October 24, 2012 by IPAlchemist
My current job.
I am a patent attorney, partner in the intellectual property law firm EIP, and head of its chemistry practice group, EIP Elements. This covers pharmaceuticals, food science, process chemistry, polymers, agrochemicals, batteries, inks, and all sorts of other fascinating things.
What I do in a standard “work day.”
A lot of reading of patent documents and other “prior art” (which can be journal articles, abstracts…). A lot of writing as well: huge volume of emails; drafting patent documents; writing letters to the patent office, or other patent attorneys in other countries; and of course writing to my clients giving opinions, advice, and reports.
Although the work runs the danger of being solitary, I make it collaborative by talking to my colleagues – getting second opinions, arguing over obscure rules of grammar or punctuation, or discussing knotty legal problems.
There is quite a lot of travelling – I get to go to Japan and the USA quite regularly, and Munich (the seat of the European Patent Office) often. My favourite place to visit has been Jurong Island in Singapore, which is a vast agglomeration of chemical plants and an amazing sight.
What kind of schooling / training / experience helped me get there?
The chemistry degree was essential – you cannot even train as a patent attorney in Europe without a science or engineering degree, and you can only practise in a technical field that you understand. It was probably also important that I was interested in topics outside science – English language and literature and other languages especially, as literacy is a key aspect of being an effective patent attorney.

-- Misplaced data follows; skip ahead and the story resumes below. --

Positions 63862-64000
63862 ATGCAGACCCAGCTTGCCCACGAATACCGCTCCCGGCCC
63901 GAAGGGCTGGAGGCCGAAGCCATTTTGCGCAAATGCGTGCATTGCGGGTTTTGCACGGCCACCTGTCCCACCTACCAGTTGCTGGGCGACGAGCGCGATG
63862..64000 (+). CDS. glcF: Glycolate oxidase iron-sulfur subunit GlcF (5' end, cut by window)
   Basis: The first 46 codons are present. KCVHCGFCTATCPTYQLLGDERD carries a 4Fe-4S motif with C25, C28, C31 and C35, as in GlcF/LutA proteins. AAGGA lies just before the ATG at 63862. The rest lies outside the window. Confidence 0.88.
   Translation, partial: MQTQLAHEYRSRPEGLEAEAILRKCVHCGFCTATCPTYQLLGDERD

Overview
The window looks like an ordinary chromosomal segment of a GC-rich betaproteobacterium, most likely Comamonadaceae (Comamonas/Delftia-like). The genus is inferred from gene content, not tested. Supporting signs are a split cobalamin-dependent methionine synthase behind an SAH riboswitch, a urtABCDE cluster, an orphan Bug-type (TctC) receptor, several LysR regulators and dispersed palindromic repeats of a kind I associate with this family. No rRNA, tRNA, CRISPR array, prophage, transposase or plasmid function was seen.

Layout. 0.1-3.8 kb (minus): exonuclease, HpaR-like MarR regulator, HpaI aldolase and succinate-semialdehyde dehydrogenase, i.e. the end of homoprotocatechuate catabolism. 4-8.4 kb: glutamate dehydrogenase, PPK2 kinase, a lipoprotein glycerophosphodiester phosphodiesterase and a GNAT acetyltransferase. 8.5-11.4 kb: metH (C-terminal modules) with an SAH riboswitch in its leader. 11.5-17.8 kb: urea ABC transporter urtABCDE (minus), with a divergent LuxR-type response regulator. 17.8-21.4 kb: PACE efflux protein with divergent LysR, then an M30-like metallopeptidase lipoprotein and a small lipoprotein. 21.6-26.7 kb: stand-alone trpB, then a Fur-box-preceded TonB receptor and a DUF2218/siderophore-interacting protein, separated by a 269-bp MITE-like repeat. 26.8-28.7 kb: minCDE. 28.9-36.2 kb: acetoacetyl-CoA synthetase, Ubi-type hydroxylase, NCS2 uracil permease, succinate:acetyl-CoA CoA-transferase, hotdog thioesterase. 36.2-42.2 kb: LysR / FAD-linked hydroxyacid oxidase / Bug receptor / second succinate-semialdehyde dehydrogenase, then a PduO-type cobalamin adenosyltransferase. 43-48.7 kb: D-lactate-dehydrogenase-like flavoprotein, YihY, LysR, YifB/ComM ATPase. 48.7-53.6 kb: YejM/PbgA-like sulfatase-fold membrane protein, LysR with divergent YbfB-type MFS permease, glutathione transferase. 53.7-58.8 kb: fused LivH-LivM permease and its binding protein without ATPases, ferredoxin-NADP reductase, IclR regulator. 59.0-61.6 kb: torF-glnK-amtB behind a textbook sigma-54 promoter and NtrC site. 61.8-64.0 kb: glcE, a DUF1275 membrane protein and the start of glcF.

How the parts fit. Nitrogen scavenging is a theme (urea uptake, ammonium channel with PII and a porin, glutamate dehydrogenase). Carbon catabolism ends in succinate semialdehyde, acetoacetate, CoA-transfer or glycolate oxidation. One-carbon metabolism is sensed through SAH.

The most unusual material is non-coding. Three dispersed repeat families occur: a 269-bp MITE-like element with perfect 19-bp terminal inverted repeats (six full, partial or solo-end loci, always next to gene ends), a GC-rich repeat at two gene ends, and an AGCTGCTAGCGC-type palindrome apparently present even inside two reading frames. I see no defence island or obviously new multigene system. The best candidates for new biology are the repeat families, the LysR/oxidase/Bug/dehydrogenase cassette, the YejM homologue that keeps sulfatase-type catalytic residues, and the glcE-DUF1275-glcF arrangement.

I did a DPhil and a post-doc – these were not perhaps so essential, although I do think that it helps me as a patent attorney that I understand a little of what it is like to do actual research. In the long term, the most important thing about the post-doc was probably that it was in Japan, so I learned Japanese. Many people enter the patent attorney profession after an undergraduate degree.
How does chemistry inform my work?
It is there all the way through – in particular the nomenclature aspects – you cannot claim a class of compounds if you don’t know how to name them correctly. It was probably teaching 1st year organic chemistry to biochemistry undergraduates that really hammered nomenclature into my head. I rely on the inventors most of the time for the detailed technical input, but I have to have the general background knowledge to understand this.
Being in private practice (rather than working in-house in a particular company) I get a lot of variety in the technical fields that I work in, and I really love that. My main reason for moving away from the research path was the monotony.
Finally an anecdote
My entry into the patent world was by a series of accidents. I heard about it when I was a teenager when my mother had an idea (a heater for the windscreen wiper reservoir to prevent freezing) and consulted a patent attorney about it. I mentioned that I was interested in the patent attorney career to a student doing a DPhil in the same lab as me when he was planning to enter the profession, and when he left his job to emigrate, he contacted me to ask whether I would be interested in the vacancy. A partner was visiting Japan where I was doing my post-doc at the time, and the job was then mine! People nowadays are a bit more methodical about it all, I think.